[F]or most Britons, the swinging sixties only got going in the 1979s and 1980s; Thatcherism was as much a democratization of the permissiveness and self-love of 1960s elites as it was an attempt to turn back the clocks. It is hardly surprising, therefore, that a more cautious, less individualistic Scotland turned its back on a Conservative party that appeared to want to conserve little.

När Labour inte längre behövde konkurrera med de konservativa i norr blev man lata och självbelåtna.

Fraser Nelson, chefredaktör The Spectator, skriver i Axess:

Först kom 1997 års konservativa kollaps i Skottland, som verkade vidarebefordra hegemonin till Labour. Efter tio år av vunna val utan kamp blev Labour lata. Partiapparaten började gynna sina egna pampar; före detta chaufförer och portföljbärare ärvde säkra mandat. När Donald Dewar, Skottlands före detta försteminister, avled ställde hans före detta kontorschef upp i hans ställe. Labour kunde ha letat efter framtida begåvningar: istället ville man ha lydiga jasägare som garanterat skulle rösta rätt.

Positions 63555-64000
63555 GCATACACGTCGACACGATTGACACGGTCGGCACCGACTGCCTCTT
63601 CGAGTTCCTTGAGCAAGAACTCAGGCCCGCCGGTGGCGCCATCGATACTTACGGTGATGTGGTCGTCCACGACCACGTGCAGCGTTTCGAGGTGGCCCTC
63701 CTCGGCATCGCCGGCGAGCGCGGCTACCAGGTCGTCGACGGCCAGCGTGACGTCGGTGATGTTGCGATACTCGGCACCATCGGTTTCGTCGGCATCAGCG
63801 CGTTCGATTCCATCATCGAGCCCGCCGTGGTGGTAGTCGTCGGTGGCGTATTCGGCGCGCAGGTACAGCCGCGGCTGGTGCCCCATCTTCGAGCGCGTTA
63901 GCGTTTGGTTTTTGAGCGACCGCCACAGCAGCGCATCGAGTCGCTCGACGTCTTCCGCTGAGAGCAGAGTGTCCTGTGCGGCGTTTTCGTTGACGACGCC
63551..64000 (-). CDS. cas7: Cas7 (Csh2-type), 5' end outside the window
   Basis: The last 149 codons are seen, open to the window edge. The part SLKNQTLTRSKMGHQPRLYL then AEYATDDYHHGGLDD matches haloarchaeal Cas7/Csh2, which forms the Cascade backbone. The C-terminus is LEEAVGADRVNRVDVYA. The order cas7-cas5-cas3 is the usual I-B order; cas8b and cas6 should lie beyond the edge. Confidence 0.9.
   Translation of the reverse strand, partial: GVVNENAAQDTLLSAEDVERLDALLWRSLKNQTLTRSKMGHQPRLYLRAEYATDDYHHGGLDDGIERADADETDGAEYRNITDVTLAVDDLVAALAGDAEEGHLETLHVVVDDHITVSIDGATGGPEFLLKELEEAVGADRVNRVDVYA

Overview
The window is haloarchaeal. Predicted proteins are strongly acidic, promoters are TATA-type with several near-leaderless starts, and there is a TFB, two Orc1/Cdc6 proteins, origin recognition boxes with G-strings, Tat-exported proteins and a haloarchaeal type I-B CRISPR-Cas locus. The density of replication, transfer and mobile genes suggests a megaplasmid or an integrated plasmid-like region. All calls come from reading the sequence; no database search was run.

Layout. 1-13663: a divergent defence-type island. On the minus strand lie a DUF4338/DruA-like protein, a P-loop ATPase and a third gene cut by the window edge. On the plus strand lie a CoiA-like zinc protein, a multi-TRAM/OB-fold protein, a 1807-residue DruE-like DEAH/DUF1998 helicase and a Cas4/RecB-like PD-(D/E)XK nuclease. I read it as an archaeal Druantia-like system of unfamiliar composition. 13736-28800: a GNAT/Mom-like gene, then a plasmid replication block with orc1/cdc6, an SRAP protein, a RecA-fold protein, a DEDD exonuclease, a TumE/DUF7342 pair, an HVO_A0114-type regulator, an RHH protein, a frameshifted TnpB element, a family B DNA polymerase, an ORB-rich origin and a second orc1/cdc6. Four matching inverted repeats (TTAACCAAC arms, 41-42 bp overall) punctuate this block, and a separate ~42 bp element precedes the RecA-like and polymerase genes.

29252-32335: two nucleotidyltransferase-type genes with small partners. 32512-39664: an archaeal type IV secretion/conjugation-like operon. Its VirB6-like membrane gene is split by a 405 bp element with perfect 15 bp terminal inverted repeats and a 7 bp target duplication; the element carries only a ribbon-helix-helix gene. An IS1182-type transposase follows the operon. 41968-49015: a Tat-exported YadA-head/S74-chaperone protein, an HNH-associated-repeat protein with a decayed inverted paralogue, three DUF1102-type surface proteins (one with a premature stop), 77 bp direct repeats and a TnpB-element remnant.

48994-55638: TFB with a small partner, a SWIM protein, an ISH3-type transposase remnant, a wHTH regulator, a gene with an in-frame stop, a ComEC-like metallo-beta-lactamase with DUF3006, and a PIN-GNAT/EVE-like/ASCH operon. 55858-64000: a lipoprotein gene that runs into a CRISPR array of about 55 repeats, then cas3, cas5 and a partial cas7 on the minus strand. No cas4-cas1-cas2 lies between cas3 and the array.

I stora delar av Skottland vägde man hellre än räknade Labours röster – partiet brydde sig inte om att värva röster, eller registrera väljare, eller ta hand om lokala partiföreträdare. Skotska Labours strategi gick ut på att säga ”vi hatar de konservativa” – och det fungerade under 1990-talet. Budskapet började bli lite väl lätt att genomskåda under 00-talet. Efter 2010 har det fullkomligt förlorat sin dragningskraft: skottarna slutade att uppfatta konservatismen som ett enda ont. Att rösta på de konservativa ses numera som en harmlös perversion, ungefär som transvestism eller cricket. Att hata de konservativa räckte inte för att bära upp Labour. Men detta blev inte uppenbart förrän under valkampanjen inför folkomröstningen, då en stor del av skotska Labours väljare gick över till jasidan, lockade av det kraftfulla och effektiva budskapet från nationalisterna.